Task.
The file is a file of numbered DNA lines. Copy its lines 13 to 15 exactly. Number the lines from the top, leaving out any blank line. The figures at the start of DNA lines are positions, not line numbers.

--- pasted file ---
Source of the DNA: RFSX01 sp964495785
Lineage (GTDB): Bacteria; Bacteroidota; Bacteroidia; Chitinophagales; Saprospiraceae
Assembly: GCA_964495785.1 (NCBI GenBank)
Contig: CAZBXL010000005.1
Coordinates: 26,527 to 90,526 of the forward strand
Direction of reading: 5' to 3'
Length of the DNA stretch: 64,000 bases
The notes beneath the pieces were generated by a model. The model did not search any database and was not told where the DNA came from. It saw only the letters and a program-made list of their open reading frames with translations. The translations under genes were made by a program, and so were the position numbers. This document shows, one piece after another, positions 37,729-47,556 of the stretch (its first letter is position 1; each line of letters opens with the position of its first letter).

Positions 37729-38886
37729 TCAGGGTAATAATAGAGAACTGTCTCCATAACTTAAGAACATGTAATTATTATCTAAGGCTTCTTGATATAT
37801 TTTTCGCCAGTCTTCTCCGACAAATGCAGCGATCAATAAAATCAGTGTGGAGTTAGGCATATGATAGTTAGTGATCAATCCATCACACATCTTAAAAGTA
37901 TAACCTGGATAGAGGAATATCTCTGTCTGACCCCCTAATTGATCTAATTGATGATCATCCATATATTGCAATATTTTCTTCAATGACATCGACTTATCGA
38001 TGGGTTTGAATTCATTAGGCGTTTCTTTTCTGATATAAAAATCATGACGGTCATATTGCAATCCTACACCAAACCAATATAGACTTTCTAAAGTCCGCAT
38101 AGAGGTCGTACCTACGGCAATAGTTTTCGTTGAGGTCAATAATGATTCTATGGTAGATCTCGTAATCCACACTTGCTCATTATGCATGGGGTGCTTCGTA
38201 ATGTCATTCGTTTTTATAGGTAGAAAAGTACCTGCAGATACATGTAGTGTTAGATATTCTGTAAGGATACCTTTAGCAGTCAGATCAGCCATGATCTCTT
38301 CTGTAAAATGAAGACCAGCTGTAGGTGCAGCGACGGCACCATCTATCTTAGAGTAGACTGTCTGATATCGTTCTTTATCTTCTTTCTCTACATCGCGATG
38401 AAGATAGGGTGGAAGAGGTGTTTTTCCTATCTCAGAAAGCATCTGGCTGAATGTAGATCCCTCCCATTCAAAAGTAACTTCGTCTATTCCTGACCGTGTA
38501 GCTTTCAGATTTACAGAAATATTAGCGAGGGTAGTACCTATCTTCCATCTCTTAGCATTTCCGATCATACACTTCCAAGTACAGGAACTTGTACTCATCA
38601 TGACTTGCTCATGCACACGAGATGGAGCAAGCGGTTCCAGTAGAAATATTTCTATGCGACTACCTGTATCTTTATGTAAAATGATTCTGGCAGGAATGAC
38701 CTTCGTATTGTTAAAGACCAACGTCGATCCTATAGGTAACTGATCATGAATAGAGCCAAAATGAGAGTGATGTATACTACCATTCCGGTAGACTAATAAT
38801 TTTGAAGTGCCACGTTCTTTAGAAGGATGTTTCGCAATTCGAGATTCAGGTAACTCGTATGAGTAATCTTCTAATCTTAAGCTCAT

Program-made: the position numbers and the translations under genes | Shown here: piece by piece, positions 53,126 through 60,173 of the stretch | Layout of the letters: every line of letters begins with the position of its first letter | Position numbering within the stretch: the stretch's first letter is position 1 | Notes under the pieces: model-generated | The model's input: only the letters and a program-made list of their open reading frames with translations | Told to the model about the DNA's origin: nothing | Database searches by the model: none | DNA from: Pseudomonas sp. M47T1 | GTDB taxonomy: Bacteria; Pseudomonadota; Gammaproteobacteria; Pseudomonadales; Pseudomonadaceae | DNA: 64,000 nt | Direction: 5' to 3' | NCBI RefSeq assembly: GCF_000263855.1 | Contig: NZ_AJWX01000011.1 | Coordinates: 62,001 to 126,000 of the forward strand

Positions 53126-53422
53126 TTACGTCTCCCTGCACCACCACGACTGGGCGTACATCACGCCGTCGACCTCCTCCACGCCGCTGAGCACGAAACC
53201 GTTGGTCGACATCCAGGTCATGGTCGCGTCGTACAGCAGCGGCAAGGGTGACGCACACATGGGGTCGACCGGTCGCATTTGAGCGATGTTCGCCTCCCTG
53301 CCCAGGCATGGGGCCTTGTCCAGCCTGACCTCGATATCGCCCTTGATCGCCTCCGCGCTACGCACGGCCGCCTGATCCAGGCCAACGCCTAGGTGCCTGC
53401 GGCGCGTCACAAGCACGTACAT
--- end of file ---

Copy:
38001 TGGGTTTGAATTCATTAGGCGTTTCTTTTCTGATATAAAAATCATGACGGTCATATTGCAATCCTACACCAAACCAATATAGACTTTCTAAAGTCCGCAT
38101 AGAGGTCGTACCTACGGCAATAGTTTTCGTTGAGGTCAATAATGATTCTATGGTAGATCTCGTAATCCACACTTGCTCATTATGCATGGGGTGCTTCGTA
38201 ATGTCATTCGTTTTTATAGGTAGAAAAGTACCTGCAGATACATGTAGTGTTAGATATTCTGTAAGGATACCTTTAGCAGTCAGATCAGCCATGATCTCTT